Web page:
SRJC Course Outlines

7/24/2024 3:15:12 AMGD 20 Course Outline as of Fall 2015

Changed Course
CATALOG INFORMATION

Discipline and Nbr:  GD 20Title:  INTRO TO TYPOGRAPHY  
Full Title:  Introduction to Typography and Letterforms
Last Reviewed:10/8/2018

UnitsCourse Hours per Week Nbr of WeeksCourse Hours Total
Maximum3.00Lecture Scheduled3.0017.5 max.Lecture Scheduled52.50
Minimum3.00Lab Scheduled04 min.Lab Scheduled0
 Contact DHR0 Contact DHR0
 Contact Total3.00 Contact Total52.50
 
 Non-contact DHR0 Non-contact DHR Total0

 Total Out of Class Hours:  105.00Total Student Learning Hours: 157.50 

Title 5 Category:  AA Degree Applicable
Grading:  Grade Only
Repeatability:  00 - Two Repeats if Grade was D, F, NC, or NP
Also Listed As: 
Formerly: 

Catalog Description:
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Development of practical and visual skills for using type in effective graphic communication. Includes terminology, survey of typefaces, design basics, advanced typography skills and computer production techniques.

Prerequisites/Corequisites:


Recommended Preparation:
Course Completion of CS 72.11A

Limits on Enrollment:

Schedule of Classes Information
Description: Untitled document
Development of practical and visual skills for using type in effective graphic communication. Includes terminology, survey of typefaces, design basics, advanced typography skills and computer production techniques.
(Grade Only)

Prerequisites:
Recommended:Course Completion of CS 72.11A
Limits on Enrollment:
Transfer Credit:CSU;UC.
Repeatability:00 - Two Repeats if Grade was D, F, NC, or NP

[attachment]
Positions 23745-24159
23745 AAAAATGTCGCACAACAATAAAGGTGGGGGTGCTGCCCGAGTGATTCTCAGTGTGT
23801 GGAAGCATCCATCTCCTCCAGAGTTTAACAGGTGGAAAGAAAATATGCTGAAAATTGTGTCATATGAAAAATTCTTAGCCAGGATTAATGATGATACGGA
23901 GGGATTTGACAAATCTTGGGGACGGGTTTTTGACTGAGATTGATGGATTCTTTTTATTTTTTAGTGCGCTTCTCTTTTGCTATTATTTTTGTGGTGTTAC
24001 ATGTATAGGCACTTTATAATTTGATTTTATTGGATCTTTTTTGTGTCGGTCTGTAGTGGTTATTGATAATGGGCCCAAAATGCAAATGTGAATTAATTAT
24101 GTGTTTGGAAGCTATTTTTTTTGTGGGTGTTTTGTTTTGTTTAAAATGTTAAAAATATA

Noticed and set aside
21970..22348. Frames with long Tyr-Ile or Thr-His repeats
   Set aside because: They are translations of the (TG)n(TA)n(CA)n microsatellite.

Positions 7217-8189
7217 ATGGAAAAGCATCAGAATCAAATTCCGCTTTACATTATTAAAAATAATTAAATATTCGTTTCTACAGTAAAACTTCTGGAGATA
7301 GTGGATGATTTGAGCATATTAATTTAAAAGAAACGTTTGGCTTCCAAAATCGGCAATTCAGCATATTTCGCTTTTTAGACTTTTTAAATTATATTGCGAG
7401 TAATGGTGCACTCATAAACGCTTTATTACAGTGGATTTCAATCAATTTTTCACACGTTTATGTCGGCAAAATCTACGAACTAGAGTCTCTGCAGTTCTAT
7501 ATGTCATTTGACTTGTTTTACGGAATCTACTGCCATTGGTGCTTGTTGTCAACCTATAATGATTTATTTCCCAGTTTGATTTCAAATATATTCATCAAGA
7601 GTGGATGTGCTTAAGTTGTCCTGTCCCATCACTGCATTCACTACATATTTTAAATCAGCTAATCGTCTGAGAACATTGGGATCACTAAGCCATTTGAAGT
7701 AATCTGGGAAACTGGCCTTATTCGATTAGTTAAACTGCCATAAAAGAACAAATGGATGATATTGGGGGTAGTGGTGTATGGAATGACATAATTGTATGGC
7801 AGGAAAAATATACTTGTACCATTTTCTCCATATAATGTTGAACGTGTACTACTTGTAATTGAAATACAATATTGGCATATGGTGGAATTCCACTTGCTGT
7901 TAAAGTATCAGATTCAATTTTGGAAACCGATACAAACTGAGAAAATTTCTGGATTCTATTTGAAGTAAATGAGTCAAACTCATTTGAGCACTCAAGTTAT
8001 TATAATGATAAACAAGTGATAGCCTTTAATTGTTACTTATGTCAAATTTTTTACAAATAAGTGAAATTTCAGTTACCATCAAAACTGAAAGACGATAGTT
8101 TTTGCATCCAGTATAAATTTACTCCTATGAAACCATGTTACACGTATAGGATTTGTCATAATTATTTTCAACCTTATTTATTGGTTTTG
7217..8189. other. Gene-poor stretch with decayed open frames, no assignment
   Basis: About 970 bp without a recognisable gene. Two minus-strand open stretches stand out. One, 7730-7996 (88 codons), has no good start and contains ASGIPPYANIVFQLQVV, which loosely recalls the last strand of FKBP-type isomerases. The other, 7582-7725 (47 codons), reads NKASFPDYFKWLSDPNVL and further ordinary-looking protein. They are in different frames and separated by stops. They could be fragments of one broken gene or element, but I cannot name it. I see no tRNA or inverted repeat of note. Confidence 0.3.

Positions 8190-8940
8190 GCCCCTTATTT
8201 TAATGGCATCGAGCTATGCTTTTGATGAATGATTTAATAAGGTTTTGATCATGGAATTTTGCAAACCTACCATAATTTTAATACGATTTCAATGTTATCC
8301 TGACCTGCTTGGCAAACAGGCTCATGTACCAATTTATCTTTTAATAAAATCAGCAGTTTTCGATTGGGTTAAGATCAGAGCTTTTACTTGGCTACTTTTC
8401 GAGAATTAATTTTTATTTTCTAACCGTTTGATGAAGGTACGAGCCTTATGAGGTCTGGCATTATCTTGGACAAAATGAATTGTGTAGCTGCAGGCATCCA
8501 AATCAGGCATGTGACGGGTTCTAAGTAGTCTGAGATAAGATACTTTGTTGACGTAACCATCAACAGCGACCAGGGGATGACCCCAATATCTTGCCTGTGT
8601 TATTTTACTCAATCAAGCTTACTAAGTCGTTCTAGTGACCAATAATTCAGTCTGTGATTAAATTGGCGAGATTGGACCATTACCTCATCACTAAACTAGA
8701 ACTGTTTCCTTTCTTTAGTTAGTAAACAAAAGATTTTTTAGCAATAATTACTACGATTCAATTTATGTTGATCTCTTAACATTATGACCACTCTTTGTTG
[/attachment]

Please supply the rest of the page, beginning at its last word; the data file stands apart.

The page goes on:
ARTICULATION, MAJOR, and CERTIFICATION INFORMATION

Associate Degree:Effective:Inactive:
 Area:
 
CSU GE:Transfer Area Effective:Inactive:
 
IGETC:Transfer Area Effective:Inactive:
 
CSU Transfer:TransferableEffective:Fall 2009Inactive:
 
UC Transfer:TransferableEffective:Fall 2009Inactive:
 
C-ID:

Certificate/Major Applicable: Both Certificate and Major Applicable



COURSE CONTENT

Outcomes and Objectives:
At the conclusion of this course, the student should be able to:
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Upon completion of the course, students will be able to:
1. Produce professional-level type on the computer.
2. Recognize and use 24 popular typefaces.
3. Utilize typographic terminology and measurements.
4. Apply the principles of readability/legibility to produce effective design projects.
5. Design and produce effective typography layouts.
6. Generate typographic design projects from concept to completion.

Topics and Scope
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1.   History of type and printing
2.   Anatomy of Letterforms
       a. Type terminology
       b. Type classification
3.   Fonts and Families
4.   Font Technology
5.   Type Measurements: Points and Picas
6.   Type Arrangements and Spacing
       a. Tracing, Kerning, Leading, Letter and word spacing
       b. Paragraph space and typographic consistency
       c. Intro to Grid Theory